baked figs with blue cheese
Wed, 10 September, 2014
Figs and blue cheese - what a good combination! Baked figs stuffed with Gorgonzola or Stilton are a great starter, side dish or a lunchtime treat. Drizzle with honey, swap blue for goats cheese if you like and they make a nice healthy dessert too.
How do you like your figs?
I don’t know what your favourite thing to do with figs is, but I just enjoy looking at them. If you cut one open you see how beautifully it is made, though admittedly it looks slightly obscene according to some artists and writers.
In ancient Rome figs were considered sacred as the mythical city founders, Romulus and Remus, rested under the fig tree while being suckled by a she-wolf who raised them from babies. Those Romans, eh?
Fig tree and fig leaf
Of course it's not just the fruit: leaves of a fig tree prominently feature in the Bible as first ever outfit. ‘They knew that they were naked’ and we know how THAT story ends. Blame the figs?
And let’s not forget that fig was considered quite an aphrodisiac, again probably based on its appearance. As I said, a bit obscene.
How to prepare figs?
Fresh ripe figs are a thing of beauty and I do love eating them just quartered, with a drizzle of honey and a squeeze of lemon. You can also add them to a green salad to make it more interesting. Unexpectedly, fig pairs beautifully with tomato creating the most vibrant dish of a summer.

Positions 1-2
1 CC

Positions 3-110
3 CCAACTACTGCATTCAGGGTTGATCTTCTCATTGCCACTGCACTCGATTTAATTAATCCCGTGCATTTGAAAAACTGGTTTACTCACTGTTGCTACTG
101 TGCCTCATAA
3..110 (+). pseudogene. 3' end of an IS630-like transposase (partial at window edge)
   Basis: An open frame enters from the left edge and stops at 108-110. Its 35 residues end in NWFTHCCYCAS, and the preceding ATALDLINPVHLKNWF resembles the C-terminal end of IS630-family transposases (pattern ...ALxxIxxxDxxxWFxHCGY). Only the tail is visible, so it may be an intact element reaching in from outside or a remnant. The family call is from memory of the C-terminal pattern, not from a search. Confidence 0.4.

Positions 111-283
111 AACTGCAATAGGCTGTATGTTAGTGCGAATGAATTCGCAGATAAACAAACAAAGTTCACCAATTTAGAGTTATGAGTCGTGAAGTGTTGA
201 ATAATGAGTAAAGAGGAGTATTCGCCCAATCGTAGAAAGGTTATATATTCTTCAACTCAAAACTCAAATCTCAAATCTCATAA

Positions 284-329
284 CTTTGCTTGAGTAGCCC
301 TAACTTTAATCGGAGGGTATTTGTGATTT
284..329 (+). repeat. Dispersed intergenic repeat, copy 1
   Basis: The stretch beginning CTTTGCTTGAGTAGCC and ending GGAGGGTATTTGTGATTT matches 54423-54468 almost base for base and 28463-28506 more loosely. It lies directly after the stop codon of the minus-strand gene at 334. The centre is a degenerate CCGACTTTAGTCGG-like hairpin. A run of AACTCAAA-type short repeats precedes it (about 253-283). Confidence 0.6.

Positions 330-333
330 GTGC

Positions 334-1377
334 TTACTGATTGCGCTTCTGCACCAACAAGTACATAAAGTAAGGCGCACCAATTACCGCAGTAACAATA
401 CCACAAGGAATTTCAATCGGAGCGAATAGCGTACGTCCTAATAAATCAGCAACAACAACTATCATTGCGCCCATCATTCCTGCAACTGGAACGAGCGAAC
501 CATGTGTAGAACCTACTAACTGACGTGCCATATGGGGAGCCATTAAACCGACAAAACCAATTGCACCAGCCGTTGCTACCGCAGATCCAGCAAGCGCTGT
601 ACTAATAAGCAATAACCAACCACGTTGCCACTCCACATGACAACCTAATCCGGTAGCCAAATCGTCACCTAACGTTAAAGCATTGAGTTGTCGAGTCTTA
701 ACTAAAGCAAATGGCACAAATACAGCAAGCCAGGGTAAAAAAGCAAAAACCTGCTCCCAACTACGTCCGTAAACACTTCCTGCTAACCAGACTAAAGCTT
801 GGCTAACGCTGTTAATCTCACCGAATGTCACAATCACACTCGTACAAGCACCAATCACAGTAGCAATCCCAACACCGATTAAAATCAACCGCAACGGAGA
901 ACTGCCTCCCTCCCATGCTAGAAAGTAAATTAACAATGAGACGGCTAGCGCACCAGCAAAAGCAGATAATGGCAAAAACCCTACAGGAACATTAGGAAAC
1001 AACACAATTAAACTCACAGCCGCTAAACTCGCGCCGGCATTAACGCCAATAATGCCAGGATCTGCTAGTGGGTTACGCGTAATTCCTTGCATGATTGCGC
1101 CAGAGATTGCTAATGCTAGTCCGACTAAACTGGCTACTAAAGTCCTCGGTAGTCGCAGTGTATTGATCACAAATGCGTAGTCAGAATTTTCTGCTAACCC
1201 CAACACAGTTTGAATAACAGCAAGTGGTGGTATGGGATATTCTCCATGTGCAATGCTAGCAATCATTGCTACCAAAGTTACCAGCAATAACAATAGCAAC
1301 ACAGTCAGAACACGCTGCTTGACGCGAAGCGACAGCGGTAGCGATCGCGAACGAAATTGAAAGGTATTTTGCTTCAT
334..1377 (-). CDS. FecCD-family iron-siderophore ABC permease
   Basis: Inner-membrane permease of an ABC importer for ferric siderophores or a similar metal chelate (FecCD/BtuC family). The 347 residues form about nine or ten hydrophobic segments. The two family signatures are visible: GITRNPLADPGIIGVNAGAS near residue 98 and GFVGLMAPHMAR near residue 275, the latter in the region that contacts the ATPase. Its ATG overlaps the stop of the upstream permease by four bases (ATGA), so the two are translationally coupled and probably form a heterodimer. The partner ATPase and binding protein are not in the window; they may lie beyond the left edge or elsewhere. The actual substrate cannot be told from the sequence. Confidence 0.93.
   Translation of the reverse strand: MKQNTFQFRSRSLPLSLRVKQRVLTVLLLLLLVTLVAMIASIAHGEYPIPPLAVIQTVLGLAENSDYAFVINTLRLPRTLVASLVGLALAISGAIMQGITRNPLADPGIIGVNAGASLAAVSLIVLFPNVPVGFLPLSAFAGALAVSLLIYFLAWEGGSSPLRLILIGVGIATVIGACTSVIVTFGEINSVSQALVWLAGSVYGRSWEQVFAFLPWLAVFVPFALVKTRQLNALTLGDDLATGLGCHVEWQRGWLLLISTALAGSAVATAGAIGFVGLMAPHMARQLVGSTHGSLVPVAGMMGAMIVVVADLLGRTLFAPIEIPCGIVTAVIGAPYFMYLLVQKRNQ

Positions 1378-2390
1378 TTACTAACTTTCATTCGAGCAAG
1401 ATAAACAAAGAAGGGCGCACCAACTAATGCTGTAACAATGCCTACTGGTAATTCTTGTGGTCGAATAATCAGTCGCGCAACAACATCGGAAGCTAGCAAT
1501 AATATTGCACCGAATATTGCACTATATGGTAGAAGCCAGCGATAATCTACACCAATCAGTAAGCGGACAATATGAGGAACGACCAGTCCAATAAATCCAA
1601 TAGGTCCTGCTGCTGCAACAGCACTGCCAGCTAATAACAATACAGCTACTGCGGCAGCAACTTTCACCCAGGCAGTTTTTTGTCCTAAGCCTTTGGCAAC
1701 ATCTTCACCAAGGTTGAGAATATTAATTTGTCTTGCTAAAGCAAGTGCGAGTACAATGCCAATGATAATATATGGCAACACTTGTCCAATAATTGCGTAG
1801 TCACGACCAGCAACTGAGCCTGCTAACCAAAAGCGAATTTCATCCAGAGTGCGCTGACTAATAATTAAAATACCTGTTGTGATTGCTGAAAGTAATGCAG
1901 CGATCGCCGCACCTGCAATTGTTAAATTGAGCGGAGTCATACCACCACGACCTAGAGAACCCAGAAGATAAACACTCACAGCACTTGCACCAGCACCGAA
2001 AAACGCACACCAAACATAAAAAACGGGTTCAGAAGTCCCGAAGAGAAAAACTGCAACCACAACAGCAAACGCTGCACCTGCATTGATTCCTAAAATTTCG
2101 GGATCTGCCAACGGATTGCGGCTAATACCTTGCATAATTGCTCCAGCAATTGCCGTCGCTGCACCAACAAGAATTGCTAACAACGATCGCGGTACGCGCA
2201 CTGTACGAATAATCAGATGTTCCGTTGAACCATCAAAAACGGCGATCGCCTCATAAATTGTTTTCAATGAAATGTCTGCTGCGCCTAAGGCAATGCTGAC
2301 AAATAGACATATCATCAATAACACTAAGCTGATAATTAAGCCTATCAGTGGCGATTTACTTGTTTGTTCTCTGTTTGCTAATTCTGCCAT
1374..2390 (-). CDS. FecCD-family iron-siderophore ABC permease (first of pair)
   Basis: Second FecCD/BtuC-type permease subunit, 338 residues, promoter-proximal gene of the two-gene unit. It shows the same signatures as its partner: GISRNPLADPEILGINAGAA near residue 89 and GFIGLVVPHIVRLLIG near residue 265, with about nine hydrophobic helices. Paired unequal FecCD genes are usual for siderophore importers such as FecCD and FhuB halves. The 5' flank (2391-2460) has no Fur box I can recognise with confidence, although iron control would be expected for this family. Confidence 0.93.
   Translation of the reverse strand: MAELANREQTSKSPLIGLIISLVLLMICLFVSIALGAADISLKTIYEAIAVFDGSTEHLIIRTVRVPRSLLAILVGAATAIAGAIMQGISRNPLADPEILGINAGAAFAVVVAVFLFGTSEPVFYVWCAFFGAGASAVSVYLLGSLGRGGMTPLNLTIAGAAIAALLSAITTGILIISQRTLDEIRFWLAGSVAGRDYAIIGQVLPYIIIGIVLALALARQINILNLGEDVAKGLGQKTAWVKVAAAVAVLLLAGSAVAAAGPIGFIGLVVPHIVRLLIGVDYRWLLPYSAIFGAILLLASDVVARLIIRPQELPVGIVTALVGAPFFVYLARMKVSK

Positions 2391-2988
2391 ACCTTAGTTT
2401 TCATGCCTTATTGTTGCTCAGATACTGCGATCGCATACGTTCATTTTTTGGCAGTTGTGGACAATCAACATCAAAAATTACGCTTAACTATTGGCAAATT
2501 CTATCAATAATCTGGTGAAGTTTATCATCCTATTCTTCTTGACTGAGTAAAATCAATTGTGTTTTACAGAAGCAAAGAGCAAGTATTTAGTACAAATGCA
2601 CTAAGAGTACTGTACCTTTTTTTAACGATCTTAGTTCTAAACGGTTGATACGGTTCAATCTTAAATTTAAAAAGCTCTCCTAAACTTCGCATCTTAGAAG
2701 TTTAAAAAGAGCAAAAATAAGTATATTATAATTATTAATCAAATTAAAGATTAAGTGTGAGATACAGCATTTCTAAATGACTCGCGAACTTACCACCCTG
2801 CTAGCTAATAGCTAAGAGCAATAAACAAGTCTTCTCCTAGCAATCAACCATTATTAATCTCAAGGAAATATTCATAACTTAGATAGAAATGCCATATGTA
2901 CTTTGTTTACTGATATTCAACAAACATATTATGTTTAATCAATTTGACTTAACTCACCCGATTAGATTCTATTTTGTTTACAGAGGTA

But wait till you bake them
Figs baked with blue cheese, a bit of honey (optional if very ripe fruit) and a drizzle of balsamic vinegar (an absolute must) are a delight. Any blue cheese will do; I'm not too sure about goat’s cheese because I’m not a huge fan of it, but if you like it do go ahead and try. Blue cheese is usually sharper which is why I choose it to break through the sweetness of the fig, honey and all.
baked figs with blue cheeseServings: 2Time: 30 minutes
- two to three figs per person (Bursa if available)
- a little olive oil, to drizzle
- 2-3 tbsp. balsamic vinegar
- 2-3 tbsp. honey
- a large chunk of crumbly blue cheese, Stilton or similar, at room temperature
1. Preheat the oven to 200C/400F/gas 6.
2. Trim the figs and cut a cross in each to about halfway down the fruit. Put them in a baking dish and drizzle each with the oil, balsamic and honey.
3. Bake for about 10 minutes, remove from the oven and crumble a good chunk of cheese in each fruit, pressing into the cut.
4. Return the dish into the oven and bake for another 5 to 10 minutes until the cheese melts and the figs open up and release juice into the dish.
5. Serve immediately, perhaps with some crusty bread as a starter; with a dollop of yoghurt or crème fraîche if for dessert; or as a side to a meat or game main course.